UCLA researchers in the Department of Chemistry and Biochemistry have developed a novel method for high protein expression levels, in situ, involving RNA-based therapeutics.
The RNA therapeutics industry is growing at a CAGR of 12% and is expected to reach $1.2 billion by 2020. These are a novel class of therapeutics, currently in clinical trials for cancer, immunotherapy and vaccination. An RNA therapeutic is essentially an mRNA that codes for any gene of interest, such as an antibody or an immune modulatory protein. Upon delivery of the mRNA, the cellular machinery initiates production and thus provides an in vivo synthesis of the therapeutic. However, there are a number of challenges confronting clinical applications of this technology. The instability of RNA and reduced longevity of its effects requires that patients receive regular doses for long-term effects.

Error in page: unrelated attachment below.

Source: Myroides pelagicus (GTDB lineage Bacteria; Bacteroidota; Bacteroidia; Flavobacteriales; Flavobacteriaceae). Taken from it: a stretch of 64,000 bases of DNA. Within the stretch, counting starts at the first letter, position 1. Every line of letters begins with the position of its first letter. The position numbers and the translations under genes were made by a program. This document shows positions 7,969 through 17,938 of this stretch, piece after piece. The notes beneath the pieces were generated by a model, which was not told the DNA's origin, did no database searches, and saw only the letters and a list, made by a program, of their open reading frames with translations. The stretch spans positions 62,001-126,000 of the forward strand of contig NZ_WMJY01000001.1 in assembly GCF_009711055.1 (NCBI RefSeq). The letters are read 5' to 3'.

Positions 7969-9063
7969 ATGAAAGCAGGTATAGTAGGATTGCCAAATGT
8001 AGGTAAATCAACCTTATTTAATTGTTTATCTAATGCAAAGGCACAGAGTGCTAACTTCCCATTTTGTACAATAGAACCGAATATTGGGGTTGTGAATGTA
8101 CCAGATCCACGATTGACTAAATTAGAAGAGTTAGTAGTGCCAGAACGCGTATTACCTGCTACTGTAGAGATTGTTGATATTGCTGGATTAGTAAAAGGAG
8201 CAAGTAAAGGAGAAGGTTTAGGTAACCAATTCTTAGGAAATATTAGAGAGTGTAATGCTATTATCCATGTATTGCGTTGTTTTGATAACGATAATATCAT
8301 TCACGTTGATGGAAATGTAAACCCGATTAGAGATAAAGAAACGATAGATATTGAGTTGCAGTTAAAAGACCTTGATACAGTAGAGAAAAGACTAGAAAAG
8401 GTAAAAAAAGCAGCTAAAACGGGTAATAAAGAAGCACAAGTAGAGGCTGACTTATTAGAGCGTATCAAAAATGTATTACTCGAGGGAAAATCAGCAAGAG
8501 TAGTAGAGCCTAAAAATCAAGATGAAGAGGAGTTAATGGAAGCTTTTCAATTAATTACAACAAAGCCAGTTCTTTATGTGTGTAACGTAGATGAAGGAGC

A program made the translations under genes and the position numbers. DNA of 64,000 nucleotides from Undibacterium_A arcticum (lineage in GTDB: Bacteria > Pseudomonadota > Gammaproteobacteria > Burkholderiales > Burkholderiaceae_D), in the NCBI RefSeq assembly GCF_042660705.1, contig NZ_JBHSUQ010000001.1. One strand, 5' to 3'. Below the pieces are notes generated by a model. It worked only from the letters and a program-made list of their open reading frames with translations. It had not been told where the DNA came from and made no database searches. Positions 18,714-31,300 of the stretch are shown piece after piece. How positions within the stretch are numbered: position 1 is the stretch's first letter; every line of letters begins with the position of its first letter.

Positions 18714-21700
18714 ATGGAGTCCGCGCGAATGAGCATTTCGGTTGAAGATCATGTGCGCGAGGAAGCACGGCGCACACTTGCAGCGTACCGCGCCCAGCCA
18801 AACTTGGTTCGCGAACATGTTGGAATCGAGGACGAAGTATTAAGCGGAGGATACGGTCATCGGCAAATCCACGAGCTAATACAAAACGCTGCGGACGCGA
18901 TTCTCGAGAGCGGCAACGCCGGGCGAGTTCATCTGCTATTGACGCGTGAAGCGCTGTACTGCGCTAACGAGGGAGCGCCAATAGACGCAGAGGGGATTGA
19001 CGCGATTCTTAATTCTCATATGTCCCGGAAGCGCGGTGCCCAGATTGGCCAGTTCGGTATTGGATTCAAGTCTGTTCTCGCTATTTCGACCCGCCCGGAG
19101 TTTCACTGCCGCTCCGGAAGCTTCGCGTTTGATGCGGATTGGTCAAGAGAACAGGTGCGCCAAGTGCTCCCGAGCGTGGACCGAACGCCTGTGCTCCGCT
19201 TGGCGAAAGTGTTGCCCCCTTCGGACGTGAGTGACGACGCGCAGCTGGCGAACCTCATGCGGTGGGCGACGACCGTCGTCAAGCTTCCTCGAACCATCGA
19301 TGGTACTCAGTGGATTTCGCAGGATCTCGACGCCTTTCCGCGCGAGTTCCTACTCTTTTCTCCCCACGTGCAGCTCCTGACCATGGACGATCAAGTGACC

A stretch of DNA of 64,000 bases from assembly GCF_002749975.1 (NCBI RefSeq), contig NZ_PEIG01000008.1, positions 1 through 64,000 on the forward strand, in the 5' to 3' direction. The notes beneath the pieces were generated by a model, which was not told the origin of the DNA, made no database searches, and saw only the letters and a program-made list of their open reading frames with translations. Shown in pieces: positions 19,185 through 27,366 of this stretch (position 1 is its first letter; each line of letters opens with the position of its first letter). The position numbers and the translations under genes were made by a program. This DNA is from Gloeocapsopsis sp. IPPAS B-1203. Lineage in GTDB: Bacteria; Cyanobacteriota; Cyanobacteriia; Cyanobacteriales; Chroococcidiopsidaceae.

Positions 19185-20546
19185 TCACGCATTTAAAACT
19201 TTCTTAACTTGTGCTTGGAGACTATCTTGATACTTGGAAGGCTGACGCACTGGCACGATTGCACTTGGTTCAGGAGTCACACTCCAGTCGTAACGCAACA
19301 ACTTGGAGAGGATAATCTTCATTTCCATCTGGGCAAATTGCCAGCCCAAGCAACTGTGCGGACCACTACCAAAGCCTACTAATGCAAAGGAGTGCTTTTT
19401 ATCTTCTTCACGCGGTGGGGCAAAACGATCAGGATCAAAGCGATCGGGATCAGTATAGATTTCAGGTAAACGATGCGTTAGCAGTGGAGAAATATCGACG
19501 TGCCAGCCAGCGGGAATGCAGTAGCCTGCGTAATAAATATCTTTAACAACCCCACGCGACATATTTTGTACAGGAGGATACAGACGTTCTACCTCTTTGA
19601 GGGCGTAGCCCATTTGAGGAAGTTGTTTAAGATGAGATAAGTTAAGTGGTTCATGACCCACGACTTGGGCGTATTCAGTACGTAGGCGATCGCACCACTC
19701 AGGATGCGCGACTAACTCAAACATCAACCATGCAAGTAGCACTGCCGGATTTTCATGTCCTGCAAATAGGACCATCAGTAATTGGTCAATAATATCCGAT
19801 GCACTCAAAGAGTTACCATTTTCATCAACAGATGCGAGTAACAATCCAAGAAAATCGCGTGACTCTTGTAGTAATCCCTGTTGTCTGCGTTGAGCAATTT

UCLA researchers have developed a novel approach for sustained RNA expression in vivo. Using their own technology of artificial and non-infectious virus-like particles, they have developed a method to deliver any gene of interest. Their novel approach can yield 100-1000 times higher levels of production of the gene of interest than delivery of mRNA. It can be used for therapeutic delivery, imaging purposes, as a vaccine platform, as well as for research purposes. The key idea involves the protection of two RNA molecules in identical but separate virus-like particles – one containing the gene of interest, and the other containing the gene for an RNA replicase that will strongly amplify the gene of interest.
RNA, Virus, RNA Replication, Gene delivery, therapeutic delivery, transfection